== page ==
Great Sea Reef Project

Name of case study

Great Sea Reef Project

Location

Macuata province Fiji

Year

Since 2005

Scale

urban/landscape scale

Area / size

sea area 1,349km2, land area 2,004km2

NbS employed

Ecosystem based management

Type of NbS

Ecosystem protection

Initiator

WWF South Pacific Programme

Funder

WWF South Pacific Programme

Budget

N/a

Design group

Qoliqoli Cokovata Management Committee, WWF South Pacific Programme, Wildlife Conservation Society , Wetlands International, FLMMA, RARE

Interview with a fisherwoman, Mauata Province, Fiji from (Macuata Province Learning Site: MACBIO Introductory Field Visit to the Mali District, 2016)
Climate change benefits
  • n/a
Societal / socio-cultural benefits
  • n/a
Ecological benefits
  • n/a

Summary of case study

In Macuata province, Fiji, Cakaulevu (the Great Sea Reef) sustains significant biodiversity (The Great Sea Reef, 2021). It is also an integral part of life for the predominantly Indigenous population across 37 villages, and important to local foodways (Clarke & Jupiter, 2010).

Invited by the chief of Macuata province, the WWF South Pacific Programme have lead a project since 2005 promoting sustainable management of both marine and terrestrial resources using ‘ridge to reef’ ecosystem-based management (Clarke & Jupiter, 2010). In 2008 a community-based management planning process resulted in expansion of the protected areas network in the province, based on ecological and socio-economic research.

The resulting ecosystem-based management strategy employs conventional conservation and customary management to create 25 marina and coastal resources and two coastal reserves, covering a range of ecosystem types and functions (such as spawning sites, riparian corridors, mangrove forests, beach systems, and reefs) (Macuata Province Learning Site: MACBIO Introductory Field Visit to the Mali District, 2016). The coastal area of Macuata province, comprising of qoliqoli (customary fishing grounds) contains a network of areas of marine protected areas or tabu (no-take zones, seasonal closures) (The Great Sea Reef: Weaving Communities Together for Conservation, 2017). As field surveys are completed there is anecdotal evidence from local people of positive change, including the return of endangered species to protected areas.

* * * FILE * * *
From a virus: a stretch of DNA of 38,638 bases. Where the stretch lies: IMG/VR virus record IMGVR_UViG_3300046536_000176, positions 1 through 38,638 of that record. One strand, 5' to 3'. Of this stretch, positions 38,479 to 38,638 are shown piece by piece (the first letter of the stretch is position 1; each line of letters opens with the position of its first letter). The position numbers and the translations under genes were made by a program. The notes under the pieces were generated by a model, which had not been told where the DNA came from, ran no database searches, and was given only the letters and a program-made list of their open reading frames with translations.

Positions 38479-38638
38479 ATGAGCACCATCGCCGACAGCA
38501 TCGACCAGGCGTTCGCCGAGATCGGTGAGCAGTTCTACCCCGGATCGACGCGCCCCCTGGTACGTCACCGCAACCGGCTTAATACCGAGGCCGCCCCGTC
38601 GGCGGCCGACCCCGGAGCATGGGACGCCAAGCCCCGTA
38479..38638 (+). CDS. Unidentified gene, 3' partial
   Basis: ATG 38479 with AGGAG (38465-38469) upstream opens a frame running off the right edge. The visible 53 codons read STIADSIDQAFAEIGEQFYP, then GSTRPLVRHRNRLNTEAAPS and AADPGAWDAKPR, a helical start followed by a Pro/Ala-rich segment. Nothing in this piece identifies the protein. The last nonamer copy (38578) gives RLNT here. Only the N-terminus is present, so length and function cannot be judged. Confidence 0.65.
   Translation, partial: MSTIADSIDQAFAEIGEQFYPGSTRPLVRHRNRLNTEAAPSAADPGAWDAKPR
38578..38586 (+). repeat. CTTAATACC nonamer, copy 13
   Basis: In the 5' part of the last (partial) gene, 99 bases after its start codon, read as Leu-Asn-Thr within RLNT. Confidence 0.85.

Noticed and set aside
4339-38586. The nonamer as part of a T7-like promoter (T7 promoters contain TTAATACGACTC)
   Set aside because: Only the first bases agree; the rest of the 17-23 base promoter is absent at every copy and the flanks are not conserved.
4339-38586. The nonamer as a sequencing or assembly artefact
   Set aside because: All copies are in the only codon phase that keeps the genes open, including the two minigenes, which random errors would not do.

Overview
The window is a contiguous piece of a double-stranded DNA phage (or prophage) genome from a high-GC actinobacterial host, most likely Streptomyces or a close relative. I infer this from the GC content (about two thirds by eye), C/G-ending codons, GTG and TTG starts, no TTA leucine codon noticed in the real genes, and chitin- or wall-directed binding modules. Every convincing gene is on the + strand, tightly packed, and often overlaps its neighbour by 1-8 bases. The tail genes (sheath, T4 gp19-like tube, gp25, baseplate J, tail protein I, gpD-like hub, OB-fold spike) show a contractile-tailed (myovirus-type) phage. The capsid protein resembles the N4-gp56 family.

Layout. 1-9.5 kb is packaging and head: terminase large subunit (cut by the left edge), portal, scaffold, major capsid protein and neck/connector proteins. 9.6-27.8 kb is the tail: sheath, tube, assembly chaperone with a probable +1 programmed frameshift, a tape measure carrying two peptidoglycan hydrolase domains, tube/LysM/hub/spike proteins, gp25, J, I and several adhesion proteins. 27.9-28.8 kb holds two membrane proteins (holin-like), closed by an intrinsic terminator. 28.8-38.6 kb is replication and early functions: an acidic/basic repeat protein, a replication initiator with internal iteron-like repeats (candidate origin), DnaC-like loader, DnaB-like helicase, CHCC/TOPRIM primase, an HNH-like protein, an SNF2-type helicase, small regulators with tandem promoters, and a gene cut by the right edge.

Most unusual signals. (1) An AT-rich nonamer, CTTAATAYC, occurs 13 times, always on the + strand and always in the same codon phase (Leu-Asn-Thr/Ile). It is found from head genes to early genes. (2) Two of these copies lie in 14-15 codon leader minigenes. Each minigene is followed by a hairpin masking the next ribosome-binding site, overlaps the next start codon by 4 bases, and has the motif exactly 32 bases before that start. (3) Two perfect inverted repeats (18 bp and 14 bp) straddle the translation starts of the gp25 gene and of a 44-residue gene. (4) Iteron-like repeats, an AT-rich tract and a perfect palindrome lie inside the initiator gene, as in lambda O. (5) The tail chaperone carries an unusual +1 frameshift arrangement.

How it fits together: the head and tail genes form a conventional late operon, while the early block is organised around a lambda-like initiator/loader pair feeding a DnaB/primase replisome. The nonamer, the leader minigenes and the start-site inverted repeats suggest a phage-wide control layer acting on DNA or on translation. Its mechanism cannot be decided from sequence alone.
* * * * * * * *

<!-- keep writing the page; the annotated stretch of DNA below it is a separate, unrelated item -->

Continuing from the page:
Ecosystem-based management for the people of Macuata Province recognize that the protection of the ecosystem is everyone’s responsibility. For fishermen and farmers alike, ecosystem-based management strategies emphasize the connectivity between people and their natural environment, as well as the connectedness of the whole system (The Great Sea Reef: Weaving Communities Together for Conservation, 2017). The great sea reef for example, does not work alone, but is holistically connected to and intwined with the health of all components of the system, including forests, freshwater, and marine environments.

Read More
Image showing Fiji’s islands of Viti Levu and Vanua Levu, and Cakaulevu (the Great Sea Reef) that shelters the northern shores. Image NASA public domain
Map of qoliqoli and tabu ecosystem based management areas, both marine and terrestrial in Macuata Provence from (Macuata Province Learning Site: MACBIO Introductory Field Visit to the Mali District, 2016)
References
  • Clarke, P., & Jupiter, S. (2010). Principles and practice of ecosystem-based management: A guide for conservation practitioners in the tropical western Pacific. Wildlife Conservation Society. https://library.sprep.org/sites/default/files/111_2.pdf
  • Macuata Province learning site: MACBIO Introductory field visit to the Mali District. (2016). MACBIO. https://rsis.ramsar.org/RISapp/files/38105685/documents/FJ2331_lit171016.09.2016.pdf
  • The Great Sea Reef. (2021). WWF. https://www.wwfpacific.org/what_we_do/freshwater/the_great_sea_reef/The Great Sea Reef: Weaving communities together for conservation. (2017). WWF-Pacific, World Wide Fund For Nature, Suva, Fiji.

Further resources:

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